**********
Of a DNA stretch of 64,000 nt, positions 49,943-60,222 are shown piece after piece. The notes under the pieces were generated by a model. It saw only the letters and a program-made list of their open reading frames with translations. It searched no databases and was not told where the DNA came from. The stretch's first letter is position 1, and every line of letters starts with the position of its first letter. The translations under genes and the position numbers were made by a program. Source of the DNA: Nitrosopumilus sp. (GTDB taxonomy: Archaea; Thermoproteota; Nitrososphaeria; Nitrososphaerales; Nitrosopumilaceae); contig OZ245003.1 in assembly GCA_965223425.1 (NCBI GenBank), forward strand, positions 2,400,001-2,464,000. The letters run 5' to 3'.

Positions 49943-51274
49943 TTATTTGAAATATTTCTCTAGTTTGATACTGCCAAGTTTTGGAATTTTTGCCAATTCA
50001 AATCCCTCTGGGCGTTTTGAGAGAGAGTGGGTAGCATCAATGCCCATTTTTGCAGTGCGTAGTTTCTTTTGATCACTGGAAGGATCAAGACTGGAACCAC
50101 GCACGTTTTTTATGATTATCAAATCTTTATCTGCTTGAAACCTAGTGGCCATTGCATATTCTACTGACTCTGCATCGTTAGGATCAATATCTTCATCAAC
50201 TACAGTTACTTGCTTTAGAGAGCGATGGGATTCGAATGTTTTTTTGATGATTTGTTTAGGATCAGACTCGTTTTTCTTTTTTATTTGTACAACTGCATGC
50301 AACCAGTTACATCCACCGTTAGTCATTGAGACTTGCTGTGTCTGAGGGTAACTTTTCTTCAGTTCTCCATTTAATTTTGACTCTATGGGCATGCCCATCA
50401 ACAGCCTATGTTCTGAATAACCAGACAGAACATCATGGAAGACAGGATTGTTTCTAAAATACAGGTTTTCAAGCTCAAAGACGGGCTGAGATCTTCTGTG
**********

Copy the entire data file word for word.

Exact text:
Of a DNA stretch of 64,000 nt, positions 49,943-60,222 are shown piece after piece. The notes under the pieces were generated by a model. It saw only the letters and a program-made list of their open reading frames with translations. It searched no databases and was not told where the DNA came from. The stretch's first letter is position 1, and every line of letters starts with the position of its first letter. The translations under genes and the position numbers were made by a program. Source of the DNA: Nitrosopumilus sp. (GTDB taxonomy: Archaea; Thermoproteota; Nitrososphaeria; Nitrososphaerales; Nitrosopumilaceae); contig OZ245003.1 in assembly GCA_965223425.1 (NCBI GenBank), forward strand, positions 2,400,001-2,464,000. The letters run 5' to 3'.

Positions 49943-51274
49943 TTATTTGAAATATTTCTCTAGTTTGATACTGCCAAGTTTTGGAATTTTTGCCAATTCA
50001 AATCCCTCTGGGCGTTTTGAGAGAGAGTGGGTAGCATCAATGCCCATTTTTGCAGTGCGTAGTTTCTTTTGATCACTGGAAGGATCAAGACTGGAACCAC
50101 GCACGTTTTTTATGATTATCAAATCTTTATCTGCTTGAAACCTAGTGGCCATTGCATATTCTACTGACTCTGCATCGTTAGGATCAATATCTTCATCAAC
50201 TACAGTTACTTGCTTTAGAGAGCGATGGGATTCGAATGTTTTTTTGATGATTTGTTTAGGATCAGACTCGTTTTTCTTTTTTATTTGTACAACTGCATGC
50301 AACCAGTTACATCCACCGTTAGTCATTGAGACTTGCTGTGTCTGAGGGTAACTTTTCTTCAGTTCTCCATTTAATTTTGACTCTATGGGCATGCCCATCA
50401 ACAGCCTATGTTCTGAATAACCAGACAGAACATCATGGAAGACAGGATTGTTTCTAAAATACAGGTTTTCAAGCTCAAAGACGGGCTGAGATCTTCTGTG